It’s one of the first things that strikes you about this blocky, electronic music—the pared-down language and echoed refrains from radio hits and pop culture. The cerebral, ambitious songwriter—whose tracklists once looked like stage directions to a quirky play—now seems intent on speaking directly, sweeping you away with him. It leads to seductions (“Make love to me/Surrender your spirit/Sing my eulogy”), threats (“Go on wipe that look off your face”), and bare confessions. At one point, he sings in a breathy whisper, “I shit my pants and wet the bed”—a hard thing to imagine coming from a performer who has worn enormous angel wings on stage.
Stevens attempted something similar on another major pivot, 2010’s The Age of Adz. In those songs, he sang over buzzing synths and clattering rhythms, gravitated toward conversational language, and steered away from the nuanced storytelling and character studies of his past. At the same time, the compositions on Adz were a continuation of his more symphonic work, surrounding his voice with countermelodies and choirs, building to flute-accompanied crescendos and multi-part epics. It felt new for him but still played to his strengths: heartfelt, ecstatic, too much.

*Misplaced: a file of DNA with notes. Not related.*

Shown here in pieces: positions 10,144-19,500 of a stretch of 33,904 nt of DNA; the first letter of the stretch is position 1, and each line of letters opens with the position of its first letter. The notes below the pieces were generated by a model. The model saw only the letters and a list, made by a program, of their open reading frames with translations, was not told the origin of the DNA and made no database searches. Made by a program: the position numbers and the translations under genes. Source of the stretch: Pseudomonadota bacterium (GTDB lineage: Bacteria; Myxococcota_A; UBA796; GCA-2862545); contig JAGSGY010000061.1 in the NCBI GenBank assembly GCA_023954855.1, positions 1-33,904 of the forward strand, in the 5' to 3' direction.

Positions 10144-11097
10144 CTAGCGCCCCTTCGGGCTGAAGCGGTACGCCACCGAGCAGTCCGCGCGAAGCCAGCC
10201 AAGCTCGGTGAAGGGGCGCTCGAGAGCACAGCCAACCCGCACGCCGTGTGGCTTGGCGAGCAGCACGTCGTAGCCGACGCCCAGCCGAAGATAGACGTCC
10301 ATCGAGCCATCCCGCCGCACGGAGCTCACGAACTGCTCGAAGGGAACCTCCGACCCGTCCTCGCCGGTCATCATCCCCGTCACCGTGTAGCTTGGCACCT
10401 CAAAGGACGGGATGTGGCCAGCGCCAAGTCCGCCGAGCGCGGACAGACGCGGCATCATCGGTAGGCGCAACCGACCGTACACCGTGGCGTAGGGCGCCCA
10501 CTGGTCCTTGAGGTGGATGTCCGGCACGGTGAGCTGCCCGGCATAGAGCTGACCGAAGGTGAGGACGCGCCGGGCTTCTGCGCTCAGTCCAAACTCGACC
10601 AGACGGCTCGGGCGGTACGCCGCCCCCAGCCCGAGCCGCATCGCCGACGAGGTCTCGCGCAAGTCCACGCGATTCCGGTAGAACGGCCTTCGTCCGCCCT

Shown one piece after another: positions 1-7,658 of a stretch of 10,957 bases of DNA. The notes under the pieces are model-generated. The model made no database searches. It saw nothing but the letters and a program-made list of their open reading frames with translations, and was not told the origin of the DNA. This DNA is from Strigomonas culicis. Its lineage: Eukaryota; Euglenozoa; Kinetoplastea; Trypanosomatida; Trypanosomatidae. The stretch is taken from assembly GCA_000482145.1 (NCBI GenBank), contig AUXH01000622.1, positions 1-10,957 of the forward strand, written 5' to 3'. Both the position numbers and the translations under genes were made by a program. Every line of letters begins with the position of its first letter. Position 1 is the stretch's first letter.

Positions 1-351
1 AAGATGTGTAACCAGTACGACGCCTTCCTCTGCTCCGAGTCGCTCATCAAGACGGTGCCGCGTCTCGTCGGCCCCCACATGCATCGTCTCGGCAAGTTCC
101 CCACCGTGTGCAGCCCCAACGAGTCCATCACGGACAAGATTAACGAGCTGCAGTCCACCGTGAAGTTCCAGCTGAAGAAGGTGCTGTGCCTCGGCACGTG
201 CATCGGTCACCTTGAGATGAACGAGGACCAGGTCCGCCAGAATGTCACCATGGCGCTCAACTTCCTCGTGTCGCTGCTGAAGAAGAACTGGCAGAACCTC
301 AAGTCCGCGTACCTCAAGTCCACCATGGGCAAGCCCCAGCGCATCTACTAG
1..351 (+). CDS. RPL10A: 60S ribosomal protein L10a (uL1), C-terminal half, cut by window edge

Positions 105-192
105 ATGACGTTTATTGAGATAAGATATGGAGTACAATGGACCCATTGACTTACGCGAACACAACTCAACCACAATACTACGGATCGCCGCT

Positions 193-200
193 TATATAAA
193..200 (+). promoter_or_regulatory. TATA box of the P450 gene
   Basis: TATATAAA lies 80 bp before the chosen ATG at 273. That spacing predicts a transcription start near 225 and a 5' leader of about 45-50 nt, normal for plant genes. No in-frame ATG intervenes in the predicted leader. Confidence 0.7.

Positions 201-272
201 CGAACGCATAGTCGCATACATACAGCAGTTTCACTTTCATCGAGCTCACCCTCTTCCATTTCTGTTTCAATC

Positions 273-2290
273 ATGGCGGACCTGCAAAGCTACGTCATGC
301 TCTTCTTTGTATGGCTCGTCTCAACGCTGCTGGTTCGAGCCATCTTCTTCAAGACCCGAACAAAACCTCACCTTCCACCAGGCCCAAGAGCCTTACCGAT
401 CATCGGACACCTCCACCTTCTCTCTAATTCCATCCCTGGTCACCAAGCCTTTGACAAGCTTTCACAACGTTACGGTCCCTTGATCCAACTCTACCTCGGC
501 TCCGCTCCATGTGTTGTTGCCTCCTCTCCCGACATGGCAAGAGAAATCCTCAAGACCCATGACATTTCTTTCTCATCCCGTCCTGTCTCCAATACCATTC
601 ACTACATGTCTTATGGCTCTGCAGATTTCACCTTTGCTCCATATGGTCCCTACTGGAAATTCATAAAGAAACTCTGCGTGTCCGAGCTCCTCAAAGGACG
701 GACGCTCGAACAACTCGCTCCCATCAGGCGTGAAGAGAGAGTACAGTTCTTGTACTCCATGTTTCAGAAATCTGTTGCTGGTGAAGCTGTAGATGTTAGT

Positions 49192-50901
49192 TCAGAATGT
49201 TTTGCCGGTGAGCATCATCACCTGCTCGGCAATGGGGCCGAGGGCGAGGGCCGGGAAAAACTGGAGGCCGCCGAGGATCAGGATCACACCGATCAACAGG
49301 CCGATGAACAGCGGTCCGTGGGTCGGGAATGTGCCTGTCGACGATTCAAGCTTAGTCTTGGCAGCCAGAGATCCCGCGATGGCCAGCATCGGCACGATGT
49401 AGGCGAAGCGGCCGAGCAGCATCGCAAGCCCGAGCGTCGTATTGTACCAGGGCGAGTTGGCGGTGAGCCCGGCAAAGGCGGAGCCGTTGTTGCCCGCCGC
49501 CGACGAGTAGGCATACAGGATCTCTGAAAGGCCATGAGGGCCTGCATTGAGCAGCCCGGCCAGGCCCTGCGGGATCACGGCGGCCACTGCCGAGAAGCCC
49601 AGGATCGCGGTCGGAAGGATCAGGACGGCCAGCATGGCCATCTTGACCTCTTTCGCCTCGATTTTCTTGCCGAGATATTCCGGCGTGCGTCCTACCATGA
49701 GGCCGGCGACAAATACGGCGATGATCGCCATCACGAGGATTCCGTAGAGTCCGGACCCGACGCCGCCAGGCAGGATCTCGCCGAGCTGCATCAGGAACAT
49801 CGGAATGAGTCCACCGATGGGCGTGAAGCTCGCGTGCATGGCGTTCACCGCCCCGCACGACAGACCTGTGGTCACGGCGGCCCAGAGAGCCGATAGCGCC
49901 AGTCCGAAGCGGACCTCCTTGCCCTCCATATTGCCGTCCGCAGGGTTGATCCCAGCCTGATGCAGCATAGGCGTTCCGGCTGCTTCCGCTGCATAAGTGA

The Ascension, in comparison, is spare and sad, purposefully repetitive and almost entirely down-tempo. Many of its arrangements evoke steep, neon-lit half-pipes that Stevens glides up and down, sometimes shouting along the way and other times muttering anxiously to himself. A song called “Die Happy” features just one lyric—“I want to die happy”—which he sings over and over, relying on the twists and layers of synths to add new dimensions to his mantra. The whole thing works best when you approach it like a big-budget IMAX movie set in space with a great leading actor: Don’t get too hung up on the plot—just tilt back your head and watch him float.
Once in a while, Stevens lands on something magical and his writing transcends. This happens in the final 70 seconds of the otherwise dirge-like “Tell Me You Love Me,” and it happens again in “Landslide,” when he wails the title in a desperate warble, incorporating his own vocals into the arrangement like a sample. In these moments, the steady slow-burn pays off. He lets you in on the feeling of breaking free from something heavy and monotonous pulling you under.